OUDi’s Emotions Are Up In The Air On Transporting New Hit “Afraid Of Flying”

Her solo career may be soaring, but OUDi still doesn’t like heights. On her latest single, industrial pop’s prodigal daughter admits she’s “Afraid of Flying” — because the higher you go, the farther you might plummet.

I miss the horizon, I miss the views
It never used to scare me but now I know the truth
That what goes up, must come down
I’m afraid of flying, I’m afraid of heights
‘Cause now I know what it feels like, falling from that high
Feeling so helpless, I can’t help it
Oh, I’m afraid of flying

Those are understandable sentiments indeed for an artist who’s only recently made a bold return to her roots after a wildly successful sojourn into contemporary country. (As Chrystal Leigh, she was one-half of the Billboard-charting, CCMA Award-nominated duo Sons of Daughters.) But for all the existential dread OUDi professes as she navigates the uncharted territory of a solo career, the new record represents the best of the two worlds she’s inhabited. You can hear the country chops in her catlike purr as she confesses her innermost anxieties over the dark, immersive soundtrack of electronic rattles and horror-movie stabs assembled by producers Dave “Rave” Ogilvie (a veteran of sessions with Skinny Puppy and Nine Inch Nails) and Anthony “Fu” Valcic, known for his work with Front Line Assembly and Julien-K.

“‘Afraid of Flying’ speaks to the fear that keeps us from taking those imperative leaps of faith, whether it’s due to the fear of the unknown or a fear of failure,” OUDi says.

That’s exactly where her head was at when she came up with the number with help from co-writers Jennifer Kennard and Danielle Blakey. The collapse of Sons of Daughters had taken its toll on her confidence, to the point where she felt “paralyzed” with terror: “I wasn’t sure I could do start another music project from the ground up again,” she says. That’s notwithstanding the safety net of once again working with Ogilvie, for whom she had sung in the pop-industrial project Jakalope before Nashville came a-calling.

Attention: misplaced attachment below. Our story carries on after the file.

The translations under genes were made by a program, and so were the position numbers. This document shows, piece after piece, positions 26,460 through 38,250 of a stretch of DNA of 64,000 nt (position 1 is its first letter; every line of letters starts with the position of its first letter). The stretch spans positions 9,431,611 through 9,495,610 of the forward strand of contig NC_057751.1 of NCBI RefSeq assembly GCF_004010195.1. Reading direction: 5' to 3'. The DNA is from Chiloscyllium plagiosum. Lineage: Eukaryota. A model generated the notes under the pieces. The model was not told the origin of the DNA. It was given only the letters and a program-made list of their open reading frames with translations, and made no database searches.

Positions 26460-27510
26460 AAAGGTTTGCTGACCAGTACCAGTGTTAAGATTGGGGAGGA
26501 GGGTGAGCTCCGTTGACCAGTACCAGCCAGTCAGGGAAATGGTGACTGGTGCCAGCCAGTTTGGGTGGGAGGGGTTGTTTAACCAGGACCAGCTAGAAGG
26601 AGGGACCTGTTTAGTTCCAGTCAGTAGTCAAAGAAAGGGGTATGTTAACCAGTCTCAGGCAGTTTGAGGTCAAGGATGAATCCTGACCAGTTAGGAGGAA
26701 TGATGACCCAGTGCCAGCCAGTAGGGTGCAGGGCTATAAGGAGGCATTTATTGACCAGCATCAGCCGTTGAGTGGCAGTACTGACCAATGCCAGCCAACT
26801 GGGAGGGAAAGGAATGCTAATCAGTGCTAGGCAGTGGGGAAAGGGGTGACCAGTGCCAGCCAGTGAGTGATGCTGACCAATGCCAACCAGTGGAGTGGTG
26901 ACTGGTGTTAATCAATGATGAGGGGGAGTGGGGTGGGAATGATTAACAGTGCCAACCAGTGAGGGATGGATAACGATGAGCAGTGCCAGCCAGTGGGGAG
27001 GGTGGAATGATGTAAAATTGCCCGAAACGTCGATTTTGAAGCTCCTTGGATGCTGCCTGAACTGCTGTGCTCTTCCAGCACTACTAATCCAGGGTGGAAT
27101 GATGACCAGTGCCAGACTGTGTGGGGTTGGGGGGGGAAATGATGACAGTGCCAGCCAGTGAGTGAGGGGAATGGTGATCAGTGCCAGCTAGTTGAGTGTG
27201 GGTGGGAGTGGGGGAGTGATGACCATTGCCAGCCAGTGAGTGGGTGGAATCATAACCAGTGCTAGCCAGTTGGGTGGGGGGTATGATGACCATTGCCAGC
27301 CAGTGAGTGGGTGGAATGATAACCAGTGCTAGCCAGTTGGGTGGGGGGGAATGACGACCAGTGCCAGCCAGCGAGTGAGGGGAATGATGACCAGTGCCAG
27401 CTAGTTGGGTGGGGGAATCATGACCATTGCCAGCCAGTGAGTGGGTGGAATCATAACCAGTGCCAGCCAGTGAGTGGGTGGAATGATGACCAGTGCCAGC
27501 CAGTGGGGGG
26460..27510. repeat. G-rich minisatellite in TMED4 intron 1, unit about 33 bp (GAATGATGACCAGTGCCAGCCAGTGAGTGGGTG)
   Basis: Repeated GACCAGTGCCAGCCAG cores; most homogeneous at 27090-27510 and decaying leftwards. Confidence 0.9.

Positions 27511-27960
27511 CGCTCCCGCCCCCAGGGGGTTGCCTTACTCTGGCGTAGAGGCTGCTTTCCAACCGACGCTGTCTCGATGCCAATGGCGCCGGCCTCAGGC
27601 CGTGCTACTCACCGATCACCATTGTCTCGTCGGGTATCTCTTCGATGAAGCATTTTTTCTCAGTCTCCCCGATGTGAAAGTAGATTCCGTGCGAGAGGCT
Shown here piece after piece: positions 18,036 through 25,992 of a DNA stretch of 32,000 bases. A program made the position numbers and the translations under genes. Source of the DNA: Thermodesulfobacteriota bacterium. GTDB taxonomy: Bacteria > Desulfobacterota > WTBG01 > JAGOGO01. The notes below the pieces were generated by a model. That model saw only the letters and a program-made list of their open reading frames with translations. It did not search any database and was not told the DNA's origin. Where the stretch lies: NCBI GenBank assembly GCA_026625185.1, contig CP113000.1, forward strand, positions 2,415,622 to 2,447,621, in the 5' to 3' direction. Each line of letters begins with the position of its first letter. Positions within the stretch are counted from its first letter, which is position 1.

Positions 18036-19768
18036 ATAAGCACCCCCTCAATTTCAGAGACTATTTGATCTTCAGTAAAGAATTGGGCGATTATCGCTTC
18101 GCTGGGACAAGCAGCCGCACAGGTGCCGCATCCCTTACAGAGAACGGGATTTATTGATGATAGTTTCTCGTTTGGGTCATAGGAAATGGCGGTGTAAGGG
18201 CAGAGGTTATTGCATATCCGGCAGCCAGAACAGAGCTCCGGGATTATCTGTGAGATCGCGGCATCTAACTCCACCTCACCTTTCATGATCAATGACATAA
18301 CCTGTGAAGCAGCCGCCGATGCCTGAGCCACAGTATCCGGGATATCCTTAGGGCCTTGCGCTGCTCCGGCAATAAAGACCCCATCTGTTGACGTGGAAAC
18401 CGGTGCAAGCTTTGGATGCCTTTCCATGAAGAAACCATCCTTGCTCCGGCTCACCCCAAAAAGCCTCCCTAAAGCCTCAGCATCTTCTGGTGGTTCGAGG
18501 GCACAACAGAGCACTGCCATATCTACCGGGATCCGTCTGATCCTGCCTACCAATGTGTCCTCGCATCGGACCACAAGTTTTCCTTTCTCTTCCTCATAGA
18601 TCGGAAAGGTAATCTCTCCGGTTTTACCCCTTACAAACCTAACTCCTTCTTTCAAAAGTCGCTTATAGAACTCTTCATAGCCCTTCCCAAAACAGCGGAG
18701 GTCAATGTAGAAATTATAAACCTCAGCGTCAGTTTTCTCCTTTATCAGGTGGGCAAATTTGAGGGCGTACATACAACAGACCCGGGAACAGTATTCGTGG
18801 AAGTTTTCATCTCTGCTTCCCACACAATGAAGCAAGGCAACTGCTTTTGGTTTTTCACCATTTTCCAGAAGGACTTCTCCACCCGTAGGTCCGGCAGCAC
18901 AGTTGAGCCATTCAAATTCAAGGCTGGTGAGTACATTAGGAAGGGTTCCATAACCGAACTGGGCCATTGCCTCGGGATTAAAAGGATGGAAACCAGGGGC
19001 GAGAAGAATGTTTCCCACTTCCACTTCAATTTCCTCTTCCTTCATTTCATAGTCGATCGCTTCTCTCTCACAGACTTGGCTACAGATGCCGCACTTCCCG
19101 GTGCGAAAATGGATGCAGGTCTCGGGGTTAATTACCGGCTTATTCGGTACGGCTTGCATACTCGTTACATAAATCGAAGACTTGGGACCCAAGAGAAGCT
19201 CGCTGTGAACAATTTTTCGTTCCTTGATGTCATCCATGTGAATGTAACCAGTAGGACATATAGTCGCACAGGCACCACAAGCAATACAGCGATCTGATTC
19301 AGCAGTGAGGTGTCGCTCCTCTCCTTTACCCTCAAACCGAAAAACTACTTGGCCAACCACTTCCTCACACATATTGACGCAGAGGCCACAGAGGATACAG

On an even more intimate level to which just about any listener can relate, while she was striking out on her own professionally, her personal life was a huge, flashing question mark as well.

“I had gone through so much heartbreak that I started to think that love wasn’t for me.”

Whatever does or doesn’t happen for her on the relationship front, the roll of the dice she made in her artistic career is already reaping big rewards. Her January 2024 debut single, the equally distraught industrial ballad “My Old Friend,” saw her reconnecting triumphantly with mechanistic melodrama, and went on to garner thousands of streams. Meanwhile, the accompanying music video she herself directed racked up over 30,000 views, establishing her as a creative force to be reckoned with behind the mic and the camera.

In a further harbinger of good things ahead, she’s recently signed with Bailer Music Publishing, a multinational outfit with headquarters in both Nashville and Germany. Their partnership signals a promising future for OUDi as she continues to develop her sound and expand her artistic reach.

None of which means, of course, that she’s suddenly going to become a mountain of confidence whose songs will rival Whitney Houston’s for self-assured moxie. She’s gone all-in on honest vulnerability, and a whole new audience has clearly embraced the approach. To put it another way, this flight is already out over the waters, and there’s no way to turn back now. Fortunately, there’s no reason to either.